Artisan cheese making is helping the von Trapp Farm thrive for a third generation.
When Sebastian von Trapp was growing up on his parents’ small dairy farm, bought by his grandparents in 1959, he never imagined he would want to build a life there too. But after four years at the University of Vermont and five years working for a software company, von Trapp realized that he missed the farm and wanted to go back. The only problem was that the small milking operation of around fifty cows couldn’t support anyone other than his parents. They had already transitioned the farm from conventional to organic milk, which commands a higher price. But even so, with fluctuations in the milk market, they didn’t have control over the price of their product. What they needed was a new product, and one for which they themselves could decide how much to charge.
Fast-forward about a decade: now, the milk from all the cows on the farm goes into four different kinds of von Trapp Farmstead organic cheese: Mt. Alice, a Camembert-style cheese, named after the peak overlooking the farm; Savage, a hard, alpine-style cheese, aged for eight to twelve months and named after the man who originally settled the farm in the 1700s; Mad River Blue, a mild, creamy cheese aged for about three months; and Oma, a Tomme-style cheese reminiscent of those made in the Swiss and French Alps, and named in honor of von Trapp’s grandmother. All the cheeses except for Mt. Alice are made from raw milk.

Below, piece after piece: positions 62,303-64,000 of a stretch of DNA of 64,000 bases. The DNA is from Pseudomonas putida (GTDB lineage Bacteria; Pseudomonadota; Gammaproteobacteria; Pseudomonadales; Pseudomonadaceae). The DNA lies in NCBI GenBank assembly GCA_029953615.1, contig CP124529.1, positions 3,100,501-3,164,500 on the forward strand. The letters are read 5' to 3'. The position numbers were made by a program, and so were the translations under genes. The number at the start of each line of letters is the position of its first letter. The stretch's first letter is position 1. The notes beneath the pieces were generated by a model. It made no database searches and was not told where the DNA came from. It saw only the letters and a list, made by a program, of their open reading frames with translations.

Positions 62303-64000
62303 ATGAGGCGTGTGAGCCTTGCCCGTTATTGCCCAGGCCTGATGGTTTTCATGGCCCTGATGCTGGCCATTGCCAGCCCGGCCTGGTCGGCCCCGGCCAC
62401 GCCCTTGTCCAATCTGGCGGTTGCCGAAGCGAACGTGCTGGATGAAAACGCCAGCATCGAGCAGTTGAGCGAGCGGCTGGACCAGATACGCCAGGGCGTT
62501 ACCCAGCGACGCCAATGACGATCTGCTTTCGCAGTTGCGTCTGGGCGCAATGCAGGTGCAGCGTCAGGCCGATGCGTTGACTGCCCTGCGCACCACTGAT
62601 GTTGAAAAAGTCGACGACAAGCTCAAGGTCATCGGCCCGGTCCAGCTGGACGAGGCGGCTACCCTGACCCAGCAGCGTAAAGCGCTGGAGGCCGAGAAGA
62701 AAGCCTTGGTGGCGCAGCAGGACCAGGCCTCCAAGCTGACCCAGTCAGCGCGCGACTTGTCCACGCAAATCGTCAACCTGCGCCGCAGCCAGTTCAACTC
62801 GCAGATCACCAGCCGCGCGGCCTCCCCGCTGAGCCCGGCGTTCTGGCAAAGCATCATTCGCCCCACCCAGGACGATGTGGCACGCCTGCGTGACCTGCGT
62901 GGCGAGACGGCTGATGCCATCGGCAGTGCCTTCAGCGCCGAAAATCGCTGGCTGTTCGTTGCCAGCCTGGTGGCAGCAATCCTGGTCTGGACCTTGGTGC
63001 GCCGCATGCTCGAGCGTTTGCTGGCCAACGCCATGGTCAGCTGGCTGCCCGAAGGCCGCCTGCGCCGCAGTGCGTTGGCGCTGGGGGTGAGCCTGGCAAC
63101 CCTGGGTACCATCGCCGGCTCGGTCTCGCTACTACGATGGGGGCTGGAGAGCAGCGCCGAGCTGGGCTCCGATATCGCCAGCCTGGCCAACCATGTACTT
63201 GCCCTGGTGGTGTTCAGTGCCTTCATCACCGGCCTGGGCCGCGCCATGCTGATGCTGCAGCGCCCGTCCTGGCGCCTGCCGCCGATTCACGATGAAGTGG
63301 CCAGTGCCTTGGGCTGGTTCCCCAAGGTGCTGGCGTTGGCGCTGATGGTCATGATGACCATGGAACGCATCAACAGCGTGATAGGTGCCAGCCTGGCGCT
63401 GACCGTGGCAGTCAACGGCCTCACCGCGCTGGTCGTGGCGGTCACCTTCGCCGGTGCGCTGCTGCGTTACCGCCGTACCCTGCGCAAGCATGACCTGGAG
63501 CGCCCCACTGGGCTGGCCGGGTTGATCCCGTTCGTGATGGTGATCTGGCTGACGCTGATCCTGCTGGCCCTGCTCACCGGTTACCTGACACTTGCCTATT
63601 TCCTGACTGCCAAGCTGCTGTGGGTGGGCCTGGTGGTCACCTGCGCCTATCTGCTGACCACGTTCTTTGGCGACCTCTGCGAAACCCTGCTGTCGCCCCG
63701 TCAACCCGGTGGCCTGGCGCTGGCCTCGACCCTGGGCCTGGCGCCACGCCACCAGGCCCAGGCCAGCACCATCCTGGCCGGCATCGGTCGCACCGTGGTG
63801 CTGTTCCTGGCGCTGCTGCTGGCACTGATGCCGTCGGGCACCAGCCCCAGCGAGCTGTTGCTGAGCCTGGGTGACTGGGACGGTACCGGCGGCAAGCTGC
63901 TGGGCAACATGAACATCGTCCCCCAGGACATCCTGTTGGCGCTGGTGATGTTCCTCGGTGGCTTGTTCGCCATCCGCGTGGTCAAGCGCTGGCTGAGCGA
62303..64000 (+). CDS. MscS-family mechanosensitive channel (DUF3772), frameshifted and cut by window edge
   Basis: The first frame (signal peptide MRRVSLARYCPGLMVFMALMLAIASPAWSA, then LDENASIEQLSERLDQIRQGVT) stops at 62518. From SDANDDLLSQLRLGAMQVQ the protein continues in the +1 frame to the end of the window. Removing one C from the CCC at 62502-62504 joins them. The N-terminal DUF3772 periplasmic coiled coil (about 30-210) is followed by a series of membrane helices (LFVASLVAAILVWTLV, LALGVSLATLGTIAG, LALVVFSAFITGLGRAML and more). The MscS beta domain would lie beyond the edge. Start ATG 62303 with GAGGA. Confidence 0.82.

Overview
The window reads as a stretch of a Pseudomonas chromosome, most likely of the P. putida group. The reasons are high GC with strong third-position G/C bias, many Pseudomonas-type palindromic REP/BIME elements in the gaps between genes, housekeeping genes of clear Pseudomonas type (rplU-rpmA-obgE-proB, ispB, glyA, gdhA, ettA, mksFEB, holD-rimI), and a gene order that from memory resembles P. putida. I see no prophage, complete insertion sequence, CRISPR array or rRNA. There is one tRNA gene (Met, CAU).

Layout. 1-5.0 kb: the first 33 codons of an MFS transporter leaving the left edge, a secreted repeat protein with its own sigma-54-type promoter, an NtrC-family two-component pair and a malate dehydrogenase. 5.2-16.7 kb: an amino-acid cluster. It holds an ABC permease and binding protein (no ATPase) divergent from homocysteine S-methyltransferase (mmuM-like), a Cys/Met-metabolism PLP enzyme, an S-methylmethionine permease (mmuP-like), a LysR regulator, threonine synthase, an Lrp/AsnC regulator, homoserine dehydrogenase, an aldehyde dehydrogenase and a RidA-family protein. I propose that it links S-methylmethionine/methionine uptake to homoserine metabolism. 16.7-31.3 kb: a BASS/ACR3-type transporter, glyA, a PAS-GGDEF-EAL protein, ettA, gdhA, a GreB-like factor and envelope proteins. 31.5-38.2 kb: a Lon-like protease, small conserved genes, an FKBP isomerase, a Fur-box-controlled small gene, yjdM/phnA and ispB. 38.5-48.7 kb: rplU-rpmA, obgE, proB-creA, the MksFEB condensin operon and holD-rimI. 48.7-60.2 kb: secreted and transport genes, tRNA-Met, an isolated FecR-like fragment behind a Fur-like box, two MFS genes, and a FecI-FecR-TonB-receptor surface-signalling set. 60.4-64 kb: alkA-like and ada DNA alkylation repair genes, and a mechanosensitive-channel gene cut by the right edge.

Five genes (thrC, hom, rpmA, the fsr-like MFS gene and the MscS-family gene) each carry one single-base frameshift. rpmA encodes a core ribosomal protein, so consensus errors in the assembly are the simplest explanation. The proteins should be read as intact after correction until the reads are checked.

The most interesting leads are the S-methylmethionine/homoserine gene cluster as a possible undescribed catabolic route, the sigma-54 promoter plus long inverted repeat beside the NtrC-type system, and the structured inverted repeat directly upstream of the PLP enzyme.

Sebastian and his brother Dan developed the cheese business together, though Dan has moved on to other things and no longer works on the farm. They added a cheese-making facility onto the early-twentieth-century milking barn and bought a variety of equipment, including white plastic molds in which the whey drains from the milk, leaving curds that harden into cheese, and a giant dumbwaiter to transport the cheese from where it’s made to where it sits a floor below, aging and getting brined in a warm, climate-controlled room. After spending hours per batch of cheese washing all the equipment by hand, they also bought a giant dishwasher.
To learn the cheese-making business, Sebastian von Trapp spent time at farms in England and France, as well as almost a year working for Jasper Hill Farm in Greensboro, Vermont. (Von Trapp Farmstead’s Oma cheese is aged in Jasper Hill’s extensive cellars, along with cheeses from about a dozen other small Vermont producers.) “Making cheese involves a very steep learning curve, and there wasn’t a ‘Cheese University’ where I could get a good education. I just had to pull together all the right things to learn how to make cheese and put together a business plan that would work on our farm,” von Trapp told me, on the sunny but chilly day in April when I visited the farm.